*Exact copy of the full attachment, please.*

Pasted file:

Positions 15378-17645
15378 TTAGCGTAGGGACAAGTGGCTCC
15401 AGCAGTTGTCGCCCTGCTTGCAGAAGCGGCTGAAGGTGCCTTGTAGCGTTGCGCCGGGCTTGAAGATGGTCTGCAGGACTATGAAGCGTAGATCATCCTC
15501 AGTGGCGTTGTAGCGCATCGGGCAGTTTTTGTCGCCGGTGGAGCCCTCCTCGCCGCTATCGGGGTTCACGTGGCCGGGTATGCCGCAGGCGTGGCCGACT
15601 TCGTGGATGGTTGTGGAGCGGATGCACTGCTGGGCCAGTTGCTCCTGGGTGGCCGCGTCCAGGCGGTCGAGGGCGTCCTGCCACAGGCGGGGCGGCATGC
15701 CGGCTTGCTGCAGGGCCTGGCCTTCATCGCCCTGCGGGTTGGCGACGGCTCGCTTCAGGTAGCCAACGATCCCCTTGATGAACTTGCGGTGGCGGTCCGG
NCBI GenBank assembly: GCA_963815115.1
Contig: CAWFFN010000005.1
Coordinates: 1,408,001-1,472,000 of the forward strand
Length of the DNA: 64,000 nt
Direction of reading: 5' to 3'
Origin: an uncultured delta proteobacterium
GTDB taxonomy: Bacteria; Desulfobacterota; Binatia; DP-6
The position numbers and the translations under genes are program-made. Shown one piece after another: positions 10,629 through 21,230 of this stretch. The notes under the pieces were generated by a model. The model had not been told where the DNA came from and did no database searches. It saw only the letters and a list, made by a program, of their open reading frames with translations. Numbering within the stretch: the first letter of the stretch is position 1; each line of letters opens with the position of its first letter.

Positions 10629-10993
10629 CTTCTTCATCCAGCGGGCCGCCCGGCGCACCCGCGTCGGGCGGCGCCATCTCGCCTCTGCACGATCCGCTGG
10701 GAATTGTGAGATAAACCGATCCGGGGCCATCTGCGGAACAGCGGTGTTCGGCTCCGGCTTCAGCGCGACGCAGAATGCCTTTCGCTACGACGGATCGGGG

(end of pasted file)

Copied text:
Positions 15378-17645
15378 TTAGCGTAGGGACAAGTGGCTCC
15401 AGCAGTTGTCGCCCTGCTTGCAGAAGCGGCTGAAGGTGCCTTGTAGCGTTGCGCCGGGCTTGAAGATGGTCTGCAGGACTATGAAGCGTAGATCATCCTC
15501 AGTGGCGTTGTAGCGCATCGGGCAGTTTTTGTCGCCGGTGGAGCCCTCCTCGCCGCTATCGGGGTTCACGTGGCCGGGTATGCCGCAGGCGTGGCCGACT
15601 TCGTGGATGGTTGTGGAGCGGATGCACTGCTGGGCCAGTTGCTCCTGGGTGGCCGCGTCCAGGCGGTCGAGGGCGTCCTGCCACAGGCGGGGCGGCATGC
15701 CGGCTTGCTGCAGGGCCTGGCCTTCATCGCCCTGCGGGTTGGCGACGGCTCGCTTCAGGTAGCCAACGATCCCCTTGATGAACTTGCGGTGGCGGTCCGG
NCBI GenBank assembly: GCA_963815115.1
Contig: CAWFFN010000005.1
Coordinates: 1,408,001-1,472,000 of the forward strand
Length of the DNA: 64,000 nt
Direction of reading: 5' to 3'
Origin: an uncultured delta proteobacterium
GTDB taxonomy: Bacteria; Desulfobacterota; Binatia; DP-6
The position numbers and the translations under genes are program-made. Shown one piece after another: positions 10,629 through 21,230 of this stretch. The notes under the pieces were generated by a model. The model had not been told where the DNA came from and did no database searches. It saw only the letters and a list, made by a program, of their open reading frames with translations. Numbering within the stretch: the first letter of the stretch is position 1; each line of letters opens with the position of its first letter.

Positions 10629-10993
10629 CTTCTTCATCCAGCGGGCCGCCCGGCGCACCCGCGTCGGGCGGCGCCATCTCGCCTCTGCACGATCCGCTGG
10701 GAATTGTGAGATAAACCGATCCGGGGCCATCTGCGGAACAGCGGTGTTCGGCTCCGGCTTCAGCGCGACGCAGAATGCCTTTCGCTACGACGGATCGGGG